After the impact, I remember that I was sitting in the car and noticed that the airbags had gone off, and also noticed that the windshield was shatered at the bottom left.  Then I remember hearing a male voice telling me that I needed to get out of the car.  I quickly realized that would probably be a good idea, because considering that the car had just gone through a pretty hard collision, for all I knew, it might be on fire.  I tried to open my door, but I couldn’t get it open, so I ended up climbing out through the passenger side door.  I was quite shaken, I was bleeding above my left eye, my left knee felt sore like it had been scraped, and I wasn’t wearing my glasses anymore for some reason, but nonetheless, I had managed to walk away from it.  Then I saw the person who had been telling me that I needed to get out of the car.  It was a gentleman wearing black eye makeup (kind of like what the band Kiss does) from an event that he had been at earlier from who was also an EMT, and who had witnessed the entire thing.  He also quickly told me that the accident was absolutely not my fault, which I appreciated hearing.  There was also a woman present who had witnessed the accident, who also agreed that I was not at fault.  One of them must have also called 911, because I certainly didn’t, but the police and EMS were there pretty quickly.

When EMS arrived, they quickly took care of me, wrapping some gauze around my head for the bleeding, and taking my blood pressure.  Yes, they took my blood pressure.  I’m standing on the side of the road next to my now-wrecked car, visibly shaking from the accident, and then the guy tells me that my blood pressure is “kind of high”, coming in at 172/116.  I did not need to be told that.  I’m usually pretty nice, but I just shot back, in a pretty sarcastic tone, “Gee, I wonder why.”  He removed the blood pressure cuff from my arm and went away.  Yeah, I just survived a pretty major car accident, got hit by an airbag, had to crawl out the other side of my car, was bleeding from my head, had no glasses, and was shaking.  My blood pressure is high?  No kidding.  I would have been more surprised if it was 120/80 right then rather than some astronomical amount.  I refused transport, feeling that it was unnecessary.  Then the cops got my information, and took my statement.  I also let Elyse know what had happened, and she quickly got an Uber to take her to the scene.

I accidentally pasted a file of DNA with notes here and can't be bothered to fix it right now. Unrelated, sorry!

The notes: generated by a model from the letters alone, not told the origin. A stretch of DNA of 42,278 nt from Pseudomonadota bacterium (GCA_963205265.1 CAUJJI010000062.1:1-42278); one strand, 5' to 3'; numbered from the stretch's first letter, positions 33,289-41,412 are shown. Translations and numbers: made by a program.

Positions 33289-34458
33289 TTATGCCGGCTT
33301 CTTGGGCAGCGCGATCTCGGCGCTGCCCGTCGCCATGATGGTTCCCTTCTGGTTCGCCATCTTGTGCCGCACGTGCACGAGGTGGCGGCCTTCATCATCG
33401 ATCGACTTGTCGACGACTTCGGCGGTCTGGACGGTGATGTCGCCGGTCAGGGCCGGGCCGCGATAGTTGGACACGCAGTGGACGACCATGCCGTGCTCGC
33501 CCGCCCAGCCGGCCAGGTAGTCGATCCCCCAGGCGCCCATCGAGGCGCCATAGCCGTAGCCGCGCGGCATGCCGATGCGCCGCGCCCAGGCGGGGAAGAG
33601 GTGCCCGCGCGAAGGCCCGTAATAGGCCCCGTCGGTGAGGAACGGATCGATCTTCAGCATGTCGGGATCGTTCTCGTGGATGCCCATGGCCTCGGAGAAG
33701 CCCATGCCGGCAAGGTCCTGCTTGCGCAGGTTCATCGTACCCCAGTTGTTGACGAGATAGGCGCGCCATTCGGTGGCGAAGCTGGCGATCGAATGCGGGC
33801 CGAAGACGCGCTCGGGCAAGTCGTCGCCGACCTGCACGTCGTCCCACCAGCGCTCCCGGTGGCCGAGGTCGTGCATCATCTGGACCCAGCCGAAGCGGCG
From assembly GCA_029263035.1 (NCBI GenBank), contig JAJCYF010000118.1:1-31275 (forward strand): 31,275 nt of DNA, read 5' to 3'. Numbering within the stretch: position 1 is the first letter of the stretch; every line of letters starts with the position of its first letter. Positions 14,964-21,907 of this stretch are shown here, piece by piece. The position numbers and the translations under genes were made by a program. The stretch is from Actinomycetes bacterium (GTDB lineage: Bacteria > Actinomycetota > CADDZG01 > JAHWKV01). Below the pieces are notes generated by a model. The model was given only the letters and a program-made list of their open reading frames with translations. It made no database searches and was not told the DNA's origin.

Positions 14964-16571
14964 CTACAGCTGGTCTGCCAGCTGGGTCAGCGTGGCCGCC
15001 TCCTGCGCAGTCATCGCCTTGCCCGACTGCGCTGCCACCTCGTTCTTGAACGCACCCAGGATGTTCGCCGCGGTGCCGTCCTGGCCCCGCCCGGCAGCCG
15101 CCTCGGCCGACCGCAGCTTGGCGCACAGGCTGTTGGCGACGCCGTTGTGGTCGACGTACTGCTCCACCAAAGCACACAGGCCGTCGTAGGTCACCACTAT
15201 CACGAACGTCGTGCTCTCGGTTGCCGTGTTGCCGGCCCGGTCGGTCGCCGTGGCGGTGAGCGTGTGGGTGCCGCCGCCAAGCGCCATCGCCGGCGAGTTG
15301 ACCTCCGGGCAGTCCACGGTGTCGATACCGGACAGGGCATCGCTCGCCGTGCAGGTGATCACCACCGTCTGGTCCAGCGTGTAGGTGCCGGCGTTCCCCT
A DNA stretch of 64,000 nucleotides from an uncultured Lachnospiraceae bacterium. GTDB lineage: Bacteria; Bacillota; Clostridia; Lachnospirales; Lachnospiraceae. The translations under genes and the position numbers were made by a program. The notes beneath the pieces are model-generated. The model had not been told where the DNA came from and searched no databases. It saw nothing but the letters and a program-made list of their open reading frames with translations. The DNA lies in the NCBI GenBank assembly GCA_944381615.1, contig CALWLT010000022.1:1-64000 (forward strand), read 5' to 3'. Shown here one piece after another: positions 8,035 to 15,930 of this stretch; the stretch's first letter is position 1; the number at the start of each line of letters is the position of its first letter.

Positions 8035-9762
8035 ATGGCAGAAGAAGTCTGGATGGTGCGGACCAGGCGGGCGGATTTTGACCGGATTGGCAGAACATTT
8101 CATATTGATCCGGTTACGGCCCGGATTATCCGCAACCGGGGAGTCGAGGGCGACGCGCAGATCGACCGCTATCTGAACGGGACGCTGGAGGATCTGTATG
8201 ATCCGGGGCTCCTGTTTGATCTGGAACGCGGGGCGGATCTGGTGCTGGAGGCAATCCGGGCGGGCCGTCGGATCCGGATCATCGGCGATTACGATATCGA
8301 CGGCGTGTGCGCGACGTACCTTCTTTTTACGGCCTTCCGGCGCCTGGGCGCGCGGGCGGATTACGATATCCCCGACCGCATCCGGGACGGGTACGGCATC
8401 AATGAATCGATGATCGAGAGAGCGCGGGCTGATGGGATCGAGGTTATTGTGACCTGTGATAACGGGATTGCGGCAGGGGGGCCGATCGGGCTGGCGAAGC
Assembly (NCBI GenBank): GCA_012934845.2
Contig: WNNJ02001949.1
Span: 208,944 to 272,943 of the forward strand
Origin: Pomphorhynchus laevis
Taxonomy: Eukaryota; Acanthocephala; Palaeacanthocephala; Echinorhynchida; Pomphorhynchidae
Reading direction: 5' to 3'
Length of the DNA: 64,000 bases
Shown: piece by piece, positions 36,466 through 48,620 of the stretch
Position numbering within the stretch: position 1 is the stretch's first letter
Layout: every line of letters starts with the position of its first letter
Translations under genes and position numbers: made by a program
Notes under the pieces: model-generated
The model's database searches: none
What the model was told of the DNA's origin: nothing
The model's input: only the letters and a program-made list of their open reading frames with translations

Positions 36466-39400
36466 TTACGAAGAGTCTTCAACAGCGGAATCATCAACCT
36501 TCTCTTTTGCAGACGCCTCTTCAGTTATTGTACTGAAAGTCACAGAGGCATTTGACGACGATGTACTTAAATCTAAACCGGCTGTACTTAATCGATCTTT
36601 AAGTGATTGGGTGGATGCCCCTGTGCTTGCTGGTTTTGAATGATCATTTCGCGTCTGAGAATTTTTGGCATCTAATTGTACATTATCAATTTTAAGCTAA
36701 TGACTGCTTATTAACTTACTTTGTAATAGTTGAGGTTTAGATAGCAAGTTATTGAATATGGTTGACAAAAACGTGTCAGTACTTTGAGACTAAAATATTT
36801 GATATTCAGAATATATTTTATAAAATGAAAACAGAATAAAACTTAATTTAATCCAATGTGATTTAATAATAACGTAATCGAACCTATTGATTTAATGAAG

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Shooting macro with a new phone…

March 5, 2022, 6:10 PM

At the end of February, I got myself a new phone: a Samsung Galaxy S22 Ultra.  This is the latest and the greatest as far as Samsung phones go, as of the time of this writing.  I typically get a top-of-the-line phone for myself, mostly because of how much I use it for photography.  I also like a big phone screen, especially now that I am in middle age, and have to hold things further away from my face in order to read them clearly.  This new phone was a bit of an update compared to my last phone, the Galaxy S20 Ultra.  It still looks and acts like a Samsung phone, so there was very little learning curve, but it’s faster, easier to read, has a better camera, and has the S-Pen (which I had not had since 2017, back when I had a Note 5).  Most importantly, though, the camera is much better than the S20.  The S20 Ultra’s camera was a bit farsighted.  It did just fine photographing things that were far away, but it couldn’t focus if you got really close to it (sounds like me!).  So in order to get the proper effect, you had to back up and then zoom in.  It wasn’t perfect, but it worked well enough.  Sounds like when I need a magnifying glass in order to read the fine print sometimes.

So with the new phone in hand, Elyse and I went out, and I took it for a spin while running some errands.  I was interested in trying out the improved macro function, and focused on shooting things really close up.  We got together with my friend Matthew, and he got to see me do my thing, getting up, on, over, and around everything while Elyse did the things that she needed to do.

Our first stop was Fair Oaks Mall, where Elyse wanted to go to BoxLunch, which is a gift shop.  I had assumed that BoxLunch was a restaurant, i.e. a place where you can buy a boxed lunch (imagine my surprise to find out that they didn’t sell food!).  While Elyse was going around there, Matthew and I waited outside, where I took the new phone camera through its paces in the mall, focusing on the details in the sitting area just outside of BoxLunch: